account. Subject to the provisions of other international Conventions,
the Occupying Power shall make arrangements to ensure that fair value
is paid for any requisitioned goods.
The Protecting Power shall, at any time, be at liberty to verify
the state of the food and medical supplies in occupied territories,
except where temporary restrictions are made necessary by imperative
Art. 56. To the fullest extent of the means
available to it, the public Occupying Power has the duty of ensuring
and maintaining, with the cooperation of national and local
authorities, the medical and hospital establishments and services,
public health and hygiene in the occupied territory, with particular
reference to the adoption and application of the prophylactic and
preventive measures necessary to combat the spread of contagious
diseases and epidemics. Medical personnel of all categories shall be
allowed to carry out their duties.
If new hospitals are set up in occupied territory and if the
competent organs of the occupied State are not operating there, the
occupying authorities shall, if necessary, grant them the recognition
provided for in Article 18. In similar circumstances, the occupying
authorities shall also grant recognition to hospital personnel and
transport vehicles under the provisions of Articles 20 and 21.
In adopting measures of health and hygiene and in their
implementation, the Occupying Power shall take into consideration the
moral and ethical susceptibilities of the population of the occupied
Art. 57. The Occupying Power may requisition
civilian hospitals of hospitals only temporarily and only in cases of
urgent necessity for the care of military wounded and sick, and then
on condition that suitable arrangements are made in due time for the
care and treatment of the patients and for the needs of the civilian
population for hospital accommodation.
The material and stores of civilian hospitals cannot be
requisitioned so long as they are necessary for the needs of the
Art. 58. The Occupying Power shall permit ministers
of religion to give spiritual assistance to the members of their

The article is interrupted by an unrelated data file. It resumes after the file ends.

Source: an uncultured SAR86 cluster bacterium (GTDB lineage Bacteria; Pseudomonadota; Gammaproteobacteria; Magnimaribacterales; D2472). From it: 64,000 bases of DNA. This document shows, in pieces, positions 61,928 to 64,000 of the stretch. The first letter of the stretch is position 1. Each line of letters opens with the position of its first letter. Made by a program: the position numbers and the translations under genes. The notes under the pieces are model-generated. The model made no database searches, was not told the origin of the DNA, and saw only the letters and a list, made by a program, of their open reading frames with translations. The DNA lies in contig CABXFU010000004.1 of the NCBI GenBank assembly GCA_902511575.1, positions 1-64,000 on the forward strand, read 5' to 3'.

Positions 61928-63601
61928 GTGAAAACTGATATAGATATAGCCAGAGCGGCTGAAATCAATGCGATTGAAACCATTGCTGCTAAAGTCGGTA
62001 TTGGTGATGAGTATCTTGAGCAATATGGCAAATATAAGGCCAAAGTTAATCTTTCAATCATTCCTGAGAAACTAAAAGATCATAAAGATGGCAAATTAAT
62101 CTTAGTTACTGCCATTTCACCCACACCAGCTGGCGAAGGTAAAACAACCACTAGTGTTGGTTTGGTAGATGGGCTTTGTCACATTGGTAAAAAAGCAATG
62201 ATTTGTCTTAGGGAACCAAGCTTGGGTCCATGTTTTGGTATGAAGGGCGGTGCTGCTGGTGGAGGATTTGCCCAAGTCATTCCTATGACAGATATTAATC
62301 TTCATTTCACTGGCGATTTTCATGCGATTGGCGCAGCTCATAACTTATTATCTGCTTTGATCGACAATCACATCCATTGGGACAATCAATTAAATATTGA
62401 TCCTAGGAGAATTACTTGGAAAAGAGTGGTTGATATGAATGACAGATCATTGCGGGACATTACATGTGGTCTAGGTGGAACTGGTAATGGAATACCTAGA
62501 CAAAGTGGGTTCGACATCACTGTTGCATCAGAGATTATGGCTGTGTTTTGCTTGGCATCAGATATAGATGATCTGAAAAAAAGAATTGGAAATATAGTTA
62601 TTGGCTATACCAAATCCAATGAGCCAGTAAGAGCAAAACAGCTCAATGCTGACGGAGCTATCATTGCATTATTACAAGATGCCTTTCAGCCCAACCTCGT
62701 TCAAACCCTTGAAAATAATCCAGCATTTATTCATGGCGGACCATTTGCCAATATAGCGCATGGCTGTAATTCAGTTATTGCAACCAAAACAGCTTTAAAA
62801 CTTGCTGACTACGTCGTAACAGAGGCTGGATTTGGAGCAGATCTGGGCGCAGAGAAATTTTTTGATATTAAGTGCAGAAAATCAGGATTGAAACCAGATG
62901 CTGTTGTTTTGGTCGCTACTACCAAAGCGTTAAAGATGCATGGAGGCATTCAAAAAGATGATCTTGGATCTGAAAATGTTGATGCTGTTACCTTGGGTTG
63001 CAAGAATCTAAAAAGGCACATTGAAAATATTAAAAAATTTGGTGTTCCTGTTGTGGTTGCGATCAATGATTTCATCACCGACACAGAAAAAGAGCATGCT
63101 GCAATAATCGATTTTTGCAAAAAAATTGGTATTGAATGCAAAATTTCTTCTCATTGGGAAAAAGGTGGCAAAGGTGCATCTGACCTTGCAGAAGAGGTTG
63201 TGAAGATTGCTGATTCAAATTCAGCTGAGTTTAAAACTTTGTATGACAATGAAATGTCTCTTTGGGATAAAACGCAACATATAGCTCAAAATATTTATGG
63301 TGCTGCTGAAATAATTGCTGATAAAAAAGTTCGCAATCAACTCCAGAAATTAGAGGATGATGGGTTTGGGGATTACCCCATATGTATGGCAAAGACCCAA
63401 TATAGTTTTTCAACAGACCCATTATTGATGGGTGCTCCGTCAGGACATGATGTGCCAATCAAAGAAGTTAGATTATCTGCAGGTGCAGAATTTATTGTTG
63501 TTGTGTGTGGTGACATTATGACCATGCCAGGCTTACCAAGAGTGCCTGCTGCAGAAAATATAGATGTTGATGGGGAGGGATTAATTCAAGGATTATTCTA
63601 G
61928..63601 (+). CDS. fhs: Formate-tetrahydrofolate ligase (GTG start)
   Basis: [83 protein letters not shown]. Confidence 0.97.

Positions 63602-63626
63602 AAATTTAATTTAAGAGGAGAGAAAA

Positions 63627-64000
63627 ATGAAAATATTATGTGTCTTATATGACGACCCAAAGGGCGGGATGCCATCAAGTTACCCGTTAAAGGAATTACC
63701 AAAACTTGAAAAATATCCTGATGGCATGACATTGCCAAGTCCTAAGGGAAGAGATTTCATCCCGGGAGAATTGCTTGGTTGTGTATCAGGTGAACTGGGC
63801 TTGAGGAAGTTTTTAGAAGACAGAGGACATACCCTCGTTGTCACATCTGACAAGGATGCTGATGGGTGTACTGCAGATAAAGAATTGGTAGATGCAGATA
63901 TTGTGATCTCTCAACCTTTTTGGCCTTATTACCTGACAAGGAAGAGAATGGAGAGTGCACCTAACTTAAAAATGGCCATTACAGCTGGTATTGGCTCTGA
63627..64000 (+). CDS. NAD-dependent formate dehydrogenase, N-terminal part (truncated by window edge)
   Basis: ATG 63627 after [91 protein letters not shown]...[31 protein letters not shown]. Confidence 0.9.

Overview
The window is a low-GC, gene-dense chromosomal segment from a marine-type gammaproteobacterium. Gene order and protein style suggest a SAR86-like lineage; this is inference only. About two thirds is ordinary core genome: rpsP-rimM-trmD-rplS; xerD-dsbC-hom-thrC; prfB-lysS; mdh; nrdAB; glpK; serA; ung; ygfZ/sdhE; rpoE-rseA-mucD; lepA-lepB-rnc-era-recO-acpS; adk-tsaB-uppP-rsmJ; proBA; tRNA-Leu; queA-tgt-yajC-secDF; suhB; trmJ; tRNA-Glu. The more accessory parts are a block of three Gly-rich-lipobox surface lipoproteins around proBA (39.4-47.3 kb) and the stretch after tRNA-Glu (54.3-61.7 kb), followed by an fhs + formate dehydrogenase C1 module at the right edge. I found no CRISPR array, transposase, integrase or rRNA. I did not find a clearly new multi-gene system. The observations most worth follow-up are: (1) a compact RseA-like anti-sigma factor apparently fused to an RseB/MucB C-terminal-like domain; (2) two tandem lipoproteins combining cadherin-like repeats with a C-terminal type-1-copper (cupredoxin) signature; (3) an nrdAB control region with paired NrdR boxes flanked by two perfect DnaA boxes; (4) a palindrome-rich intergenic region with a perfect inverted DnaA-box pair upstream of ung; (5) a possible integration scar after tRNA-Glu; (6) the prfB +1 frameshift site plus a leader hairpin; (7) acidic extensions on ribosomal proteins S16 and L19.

The Occupying Power shall also accept consignments of books and
articles required for religious needs and shall facilitate their
distribution in occupied territory.
Art. 59. If the whole or part of the population of
an occupied territory is inadequately supplied, the Occupying Power
shall agree to relief schemes on behalf of the said population, and
shall facilitate them by all the means at its disposal.
Such schemes, which may be undertaken either by States or by
impartial humanitarian organizations such as the International
Committee of the Red Cross, shall consist, in particular, of the
provision of consignments of foodstuffs, medical supplies and
All Contracting Parties shall permit the free passage of these
consignments and shall guarantee their protection.
A Power granting free passage to consignments on their way to
territory occupied by an adverse Party to the conflict shall, however,
have the right to search the consignments, to regulate their passage
according to prescribed times and routes, and to be reasonably
satisfied through the Protecting Power that these consignments are to
be used for the relief of the needy population and are not to be used
for the benefit of the Occupying Power.
Art. 60. Relief consignments shall in no way relieve
the Occupying Power of any of its responsibilities under Articles 55,
56 and 59. The Occupying Power shall in no way whatsoever divert
relief consignments from the purpose for which they are intended,
except in cases of urgent necessity, in the interests of the
population of the occupied territory and with the consent of the
Art. 61. The distribution of the relief consignments
referred to in the foregoing Articles shall be carried out with the